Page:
Archives for February 2014

Social Science in Coral Reef Conservation

The social sciences have historically been more intertwined with terrestrial conservation than with their marine counterpart. The notion of incorporating social science into conservation efforts began with the concept of Integrated Conservation and Development Programs (ICDPs), which aimed to simultaneously meet development and conservation goals. While the results of these projects were mixed, it remains a commonly used concept, carried out under the more commonly known term of  “community-based natural resource management” or “community-based conservation." Through these programs, conservation groups, particularly in the developing world, are increasingly incorporating social needs into their strategies. Socially integrative concepts like co-management, Territorial Use Rights Fisheries (TURFs), and Rapid Assessment techniques are now more prevalent in coral reef conservation as well. All of these structures and tools incorporate … [Read more...]

CORAL – True Partnership Defined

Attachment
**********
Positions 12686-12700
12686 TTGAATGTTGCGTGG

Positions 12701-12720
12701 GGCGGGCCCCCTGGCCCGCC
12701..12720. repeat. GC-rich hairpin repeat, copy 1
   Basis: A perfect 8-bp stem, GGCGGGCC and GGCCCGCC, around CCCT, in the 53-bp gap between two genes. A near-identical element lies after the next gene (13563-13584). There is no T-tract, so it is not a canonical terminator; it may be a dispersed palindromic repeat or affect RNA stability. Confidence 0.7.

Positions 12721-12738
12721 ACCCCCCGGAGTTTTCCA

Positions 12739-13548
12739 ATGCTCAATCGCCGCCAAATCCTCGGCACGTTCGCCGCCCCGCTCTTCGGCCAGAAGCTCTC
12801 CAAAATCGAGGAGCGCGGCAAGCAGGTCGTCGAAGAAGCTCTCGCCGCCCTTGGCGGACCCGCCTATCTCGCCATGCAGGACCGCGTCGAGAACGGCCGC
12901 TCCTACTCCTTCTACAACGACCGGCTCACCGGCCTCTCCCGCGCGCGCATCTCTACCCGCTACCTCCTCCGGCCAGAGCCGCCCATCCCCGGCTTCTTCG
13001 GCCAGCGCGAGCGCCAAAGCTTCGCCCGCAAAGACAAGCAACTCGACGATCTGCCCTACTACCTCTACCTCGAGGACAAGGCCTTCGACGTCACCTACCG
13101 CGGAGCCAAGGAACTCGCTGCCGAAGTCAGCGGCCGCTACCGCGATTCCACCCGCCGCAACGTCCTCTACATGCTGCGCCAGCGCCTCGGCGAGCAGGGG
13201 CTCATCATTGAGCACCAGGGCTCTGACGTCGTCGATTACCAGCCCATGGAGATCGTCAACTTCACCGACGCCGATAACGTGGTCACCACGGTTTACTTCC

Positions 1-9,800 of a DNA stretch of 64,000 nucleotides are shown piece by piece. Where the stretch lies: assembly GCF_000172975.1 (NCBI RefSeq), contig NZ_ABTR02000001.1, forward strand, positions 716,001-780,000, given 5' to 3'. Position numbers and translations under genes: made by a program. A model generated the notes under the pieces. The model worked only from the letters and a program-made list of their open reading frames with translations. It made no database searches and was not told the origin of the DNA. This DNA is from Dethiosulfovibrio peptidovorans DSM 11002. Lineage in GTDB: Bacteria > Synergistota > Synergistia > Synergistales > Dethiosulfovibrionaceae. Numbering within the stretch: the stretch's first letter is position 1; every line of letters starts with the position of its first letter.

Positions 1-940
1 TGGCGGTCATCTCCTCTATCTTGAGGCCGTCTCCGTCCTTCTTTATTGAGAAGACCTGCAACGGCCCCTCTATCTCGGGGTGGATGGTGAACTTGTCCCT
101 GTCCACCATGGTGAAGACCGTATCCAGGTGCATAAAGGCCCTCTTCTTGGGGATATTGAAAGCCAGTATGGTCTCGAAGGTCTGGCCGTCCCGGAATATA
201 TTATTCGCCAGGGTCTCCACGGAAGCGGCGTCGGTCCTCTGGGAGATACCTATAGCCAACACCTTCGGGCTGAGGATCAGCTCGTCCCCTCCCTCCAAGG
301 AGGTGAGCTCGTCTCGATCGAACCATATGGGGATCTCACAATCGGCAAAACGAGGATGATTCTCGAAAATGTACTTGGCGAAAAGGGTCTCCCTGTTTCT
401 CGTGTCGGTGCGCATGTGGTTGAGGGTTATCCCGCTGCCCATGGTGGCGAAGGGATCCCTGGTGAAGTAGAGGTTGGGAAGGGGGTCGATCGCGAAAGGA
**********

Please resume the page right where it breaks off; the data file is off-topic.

As CORAL’s development director, I am responsible for the success of our fundraising and communications efforts. One of the most significant struggles I’ve faced in that role is finding the balance between shouting from the rooftops how awesome our organization is—because it is—and giving credit to our partners, whose profiles we want to raise. That struggle resolved itself for me during a recent trip to Honduras; I joined members of our staff and Board on a field visit to learn more about our current and future projects there. I saw firsthand what partnership really means for conservation and why CORAL’s value lies not just in how effective we are—but more importantly, in how effective we help make everyone else. Jenny Myton is one of the most talented conservation professionals you will ever meet—and fortunately for CORAL, she serves as our Honduras Field Manager. But Jenny would rather I talk about our partners Giaco, Nic, … [Read more...]